A few months ago, a private equity firm called Irving Place Capital offered to buy American Apparel for $1.40 per share. Which was odd, given that the stock was trading for less than half that price at the time, although it became less odd when it emerged that Irving Place Capital was Dov Charney’s latest ally in his battle to regain control of the company he sort of ran and sexually harassed into the ground. And now, even less odd still, since it appears that the offer was less a serious bid to take over a sinking company than part of Charney’s cunning legal strategy to sue his way back into power with the cunning legal argument: Standard General, the hedge fund that took control of Charney’s shares in AA promising to look into maybe letting Charney be CEO again before it decided, “No. That is an even worse idea than paying $1.40 per share for this P.O.S.,” is just running AA into the ground so that it can make a killing in bankruptcy.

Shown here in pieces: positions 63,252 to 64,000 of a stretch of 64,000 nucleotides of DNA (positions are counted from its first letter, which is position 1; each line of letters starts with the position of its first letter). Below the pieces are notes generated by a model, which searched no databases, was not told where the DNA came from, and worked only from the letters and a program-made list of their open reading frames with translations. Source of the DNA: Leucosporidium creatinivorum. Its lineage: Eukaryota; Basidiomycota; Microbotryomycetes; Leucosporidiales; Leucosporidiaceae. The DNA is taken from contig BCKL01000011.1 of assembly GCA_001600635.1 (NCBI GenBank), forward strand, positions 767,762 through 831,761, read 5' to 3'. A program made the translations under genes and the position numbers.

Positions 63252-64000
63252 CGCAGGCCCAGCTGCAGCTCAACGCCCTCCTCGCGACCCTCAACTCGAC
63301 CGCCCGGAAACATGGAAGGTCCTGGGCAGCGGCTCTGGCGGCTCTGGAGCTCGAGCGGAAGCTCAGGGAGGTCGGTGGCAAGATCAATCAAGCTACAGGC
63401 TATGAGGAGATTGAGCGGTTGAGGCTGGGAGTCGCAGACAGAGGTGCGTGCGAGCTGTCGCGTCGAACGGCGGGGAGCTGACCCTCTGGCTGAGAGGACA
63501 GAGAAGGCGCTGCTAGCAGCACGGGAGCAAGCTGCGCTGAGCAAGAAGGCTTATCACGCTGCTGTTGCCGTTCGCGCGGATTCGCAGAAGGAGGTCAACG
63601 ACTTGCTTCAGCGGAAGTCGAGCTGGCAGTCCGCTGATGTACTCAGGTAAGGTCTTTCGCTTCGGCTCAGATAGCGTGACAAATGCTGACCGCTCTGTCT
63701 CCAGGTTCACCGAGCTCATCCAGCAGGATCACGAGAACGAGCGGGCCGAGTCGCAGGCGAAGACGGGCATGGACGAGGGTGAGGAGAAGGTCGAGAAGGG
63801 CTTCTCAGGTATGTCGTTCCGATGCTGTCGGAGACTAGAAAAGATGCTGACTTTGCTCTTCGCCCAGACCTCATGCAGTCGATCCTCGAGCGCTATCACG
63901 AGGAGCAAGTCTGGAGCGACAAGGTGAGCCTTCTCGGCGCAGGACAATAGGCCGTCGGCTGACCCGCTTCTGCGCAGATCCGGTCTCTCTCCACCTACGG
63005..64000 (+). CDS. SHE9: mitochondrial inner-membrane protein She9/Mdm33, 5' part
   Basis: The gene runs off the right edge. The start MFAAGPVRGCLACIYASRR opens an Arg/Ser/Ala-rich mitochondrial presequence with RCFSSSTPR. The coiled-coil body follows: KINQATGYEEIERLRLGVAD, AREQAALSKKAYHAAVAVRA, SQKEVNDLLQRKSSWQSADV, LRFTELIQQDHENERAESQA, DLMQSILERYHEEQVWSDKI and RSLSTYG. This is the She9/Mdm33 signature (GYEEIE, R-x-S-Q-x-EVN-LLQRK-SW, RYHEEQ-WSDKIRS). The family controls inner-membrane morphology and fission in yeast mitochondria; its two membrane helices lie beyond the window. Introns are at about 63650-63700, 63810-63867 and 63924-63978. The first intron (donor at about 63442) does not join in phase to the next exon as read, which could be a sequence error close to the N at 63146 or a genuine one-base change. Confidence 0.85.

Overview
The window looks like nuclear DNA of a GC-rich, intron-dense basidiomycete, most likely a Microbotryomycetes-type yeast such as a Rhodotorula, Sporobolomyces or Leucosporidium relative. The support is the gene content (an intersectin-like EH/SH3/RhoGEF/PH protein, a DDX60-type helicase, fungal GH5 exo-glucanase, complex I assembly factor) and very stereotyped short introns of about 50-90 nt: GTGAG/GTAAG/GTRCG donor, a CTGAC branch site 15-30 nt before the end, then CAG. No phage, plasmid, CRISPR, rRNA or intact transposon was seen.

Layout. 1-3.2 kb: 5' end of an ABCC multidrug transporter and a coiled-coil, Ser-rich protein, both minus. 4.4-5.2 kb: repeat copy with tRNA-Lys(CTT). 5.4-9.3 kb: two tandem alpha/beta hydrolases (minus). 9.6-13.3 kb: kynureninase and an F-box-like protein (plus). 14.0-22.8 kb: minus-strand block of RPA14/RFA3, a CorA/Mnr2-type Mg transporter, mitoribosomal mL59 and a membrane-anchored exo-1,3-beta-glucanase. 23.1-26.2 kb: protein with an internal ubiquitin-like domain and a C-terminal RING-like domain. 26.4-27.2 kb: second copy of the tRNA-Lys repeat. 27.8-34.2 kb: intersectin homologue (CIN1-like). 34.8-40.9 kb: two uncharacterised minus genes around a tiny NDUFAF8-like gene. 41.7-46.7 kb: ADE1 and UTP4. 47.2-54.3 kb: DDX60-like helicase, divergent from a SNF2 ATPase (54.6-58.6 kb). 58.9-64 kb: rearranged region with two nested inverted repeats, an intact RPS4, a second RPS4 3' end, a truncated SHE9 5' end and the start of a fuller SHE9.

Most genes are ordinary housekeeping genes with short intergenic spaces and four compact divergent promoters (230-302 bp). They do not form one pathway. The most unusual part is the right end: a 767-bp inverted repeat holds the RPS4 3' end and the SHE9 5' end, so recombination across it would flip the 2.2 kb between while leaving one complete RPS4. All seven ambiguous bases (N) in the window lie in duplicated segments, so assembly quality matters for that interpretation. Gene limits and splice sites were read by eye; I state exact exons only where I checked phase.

Standard General has “positioned itself to make enormous profits should American Apparel fall into bankruptcy,” according to the complaint, which is filed by a former employee and friend of Charney’s, Eliana Gil Rodriguez. The hedge fund is an unsecured creditor and equity holder, according to regulatory filings, two classes that are often wiped out in bankruptcies.
Like the previous three other complaints — also filed by people close to Charney — it alleges proxy fraud against the previous board, in which shareholders were duped into re-electing three of five directors who suspended and then fired Charney in December.